November 29, 2016

As we wrap up 2016, many people are going to be reflecting on the events of the past year. The 24-hour news cycle has reported on everything from Brexit to the US election to the death of Prince, but how much have you heard about the ocean? Did you know that the ice in the arctic is actually growing?*

TunaExcept for coastal communities, most people don’t think about the ocean except when talking about vacations or climate change. Our daily decisions and governmental policies all play a part in what happens to 70% of the world’s surface. It might not seem like much, but buying sustainably raised salmon or recycling your soda container adds up.

Today there are fish, which are still in common vernacular, that are considered endangered species, such as Atlantic Halibut or Bluefin Tuna. In addition to former fish crops becoming endangered species, our laws may be shrinking the size of fish. When we impose minimum size limits for fishermen to keep fish, that means that smaller fish live and reproduce more frequently. Over time, a fish population will tend to produce smaller adults due to the artificial size constraint.

Trash is also a big problem for the ocean. Not only is trash on a beach unsightly, but it can do real harm to the ecosystems in the ocean. Microbeads in cosmetics and other plastics can break down into tiny particles in the ocean. These particles of plastic look like food to young fish, causing them to starve, greatly reducing the fish population over time.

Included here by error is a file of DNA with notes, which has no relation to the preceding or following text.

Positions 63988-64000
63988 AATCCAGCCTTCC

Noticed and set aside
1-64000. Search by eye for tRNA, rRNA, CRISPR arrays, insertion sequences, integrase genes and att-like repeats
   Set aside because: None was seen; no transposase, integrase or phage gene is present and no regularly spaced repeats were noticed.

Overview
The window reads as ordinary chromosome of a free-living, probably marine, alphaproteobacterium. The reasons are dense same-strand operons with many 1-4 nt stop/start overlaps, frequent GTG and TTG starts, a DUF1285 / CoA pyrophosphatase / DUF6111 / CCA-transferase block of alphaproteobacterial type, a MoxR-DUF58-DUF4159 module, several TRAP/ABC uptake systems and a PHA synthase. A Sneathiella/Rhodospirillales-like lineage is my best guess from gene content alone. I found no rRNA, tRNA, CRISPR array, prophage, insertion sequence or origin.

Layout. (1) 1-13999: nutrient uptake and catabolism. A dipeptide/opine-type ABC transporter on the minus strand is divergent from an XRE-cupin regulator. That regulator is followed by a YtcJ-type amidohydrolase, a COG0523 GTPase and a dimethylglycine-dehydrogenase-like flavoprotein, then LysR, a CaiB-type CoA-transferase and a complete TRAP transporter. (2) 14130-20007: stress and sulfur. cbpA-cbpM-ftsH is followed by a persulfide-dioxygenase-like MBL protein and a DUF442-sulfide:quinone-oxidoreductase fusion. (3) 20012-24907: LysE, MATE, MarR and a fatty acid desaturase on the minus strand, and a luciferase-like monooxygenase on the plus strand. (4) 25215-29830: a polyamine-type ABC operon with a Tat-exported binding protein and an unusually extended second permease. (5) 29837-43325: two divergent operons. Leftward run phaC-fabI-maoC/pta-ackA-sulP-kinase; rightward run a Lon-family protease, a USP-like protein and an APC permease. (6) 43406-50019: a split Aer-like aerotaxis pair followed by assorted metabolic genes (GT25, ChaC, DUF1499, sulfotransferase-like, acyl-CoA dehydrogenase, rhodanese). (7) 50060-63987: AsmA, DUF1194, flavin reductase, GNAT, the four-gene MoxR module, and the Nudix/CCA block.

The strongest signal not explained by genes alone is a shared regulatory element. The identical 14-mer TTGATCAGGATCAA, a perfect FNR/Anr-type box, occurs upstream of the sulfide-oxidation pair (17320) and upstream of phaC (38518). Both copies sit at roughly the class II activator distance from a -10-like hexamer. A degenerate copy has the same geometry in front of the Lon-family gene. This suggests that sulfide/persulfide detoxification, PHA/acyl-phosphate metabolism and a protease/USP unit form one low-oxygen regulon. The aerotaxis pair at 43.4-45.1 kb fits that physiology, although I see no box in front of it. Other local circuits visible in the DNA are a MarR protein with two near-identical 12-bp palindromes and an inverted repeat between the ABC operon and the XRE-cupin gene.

Many people enjoy vacationing in tropical climates, snorkeling or diving, looking at the brightly colored fish and coral. A coral’s color comes from special algae living inside which convert sunlight into food for the coral. Beach.Unfortunately, the ocean’s temperature is slowly rising, which is causing this special algae to die, leading to what is known as coral bleaching.

It’s not all doom and gloom though. There has been pushback from consumers against cosmetic companies using plastic microbeads in their products and the companies have started using more eco-friendly alternatives. There are also resources, such as Seafood Watch, where you can find information about options for sustainable seafood. It may seem cliché at this point, but taking simple everyday steps, such as recycling or choosing paper rather than plastic at the grocery store, can help. In some cases you can help yourself in addition to the ocean. Switching from incandescent light bulbs to CFL or LED can not only save you money in the long run, but your lower electricity bill will help slow the increasing sea temperature rise.

*Salt-water sea ice is expanding during the winter, but the fresh water glaciers are still melting faster during the summer.

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